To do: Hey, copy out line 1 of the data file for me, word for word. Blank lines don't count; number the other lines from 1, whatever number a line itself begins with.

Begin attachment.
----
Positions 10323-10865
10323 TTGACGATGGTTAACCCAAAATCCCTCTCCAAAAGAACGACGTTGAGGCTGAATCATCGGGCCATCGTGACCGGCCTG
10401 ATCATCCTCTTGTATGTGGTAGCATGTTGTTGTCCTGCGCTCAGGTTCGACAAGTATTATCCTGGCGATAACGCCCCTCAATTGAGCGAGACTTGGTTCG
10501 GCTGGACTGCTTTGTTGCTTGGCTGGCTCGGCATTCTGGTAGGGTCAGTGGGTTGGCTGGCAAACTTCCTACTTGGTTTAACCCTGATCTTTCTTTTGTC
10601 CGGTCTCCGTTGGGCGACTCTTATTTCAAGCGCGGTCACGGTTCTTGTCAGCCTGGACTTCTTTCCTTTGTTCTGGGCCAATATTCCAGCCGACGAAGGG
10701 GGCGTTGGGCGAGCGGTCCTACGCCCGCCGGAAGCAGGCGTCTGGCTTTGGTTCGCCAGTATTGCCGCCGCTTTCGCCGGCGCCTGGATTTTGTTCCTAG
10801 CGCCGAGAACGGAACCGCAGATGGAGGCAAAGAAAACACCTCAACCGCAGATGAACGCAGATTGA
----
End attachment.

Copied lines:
Positions 10323-10865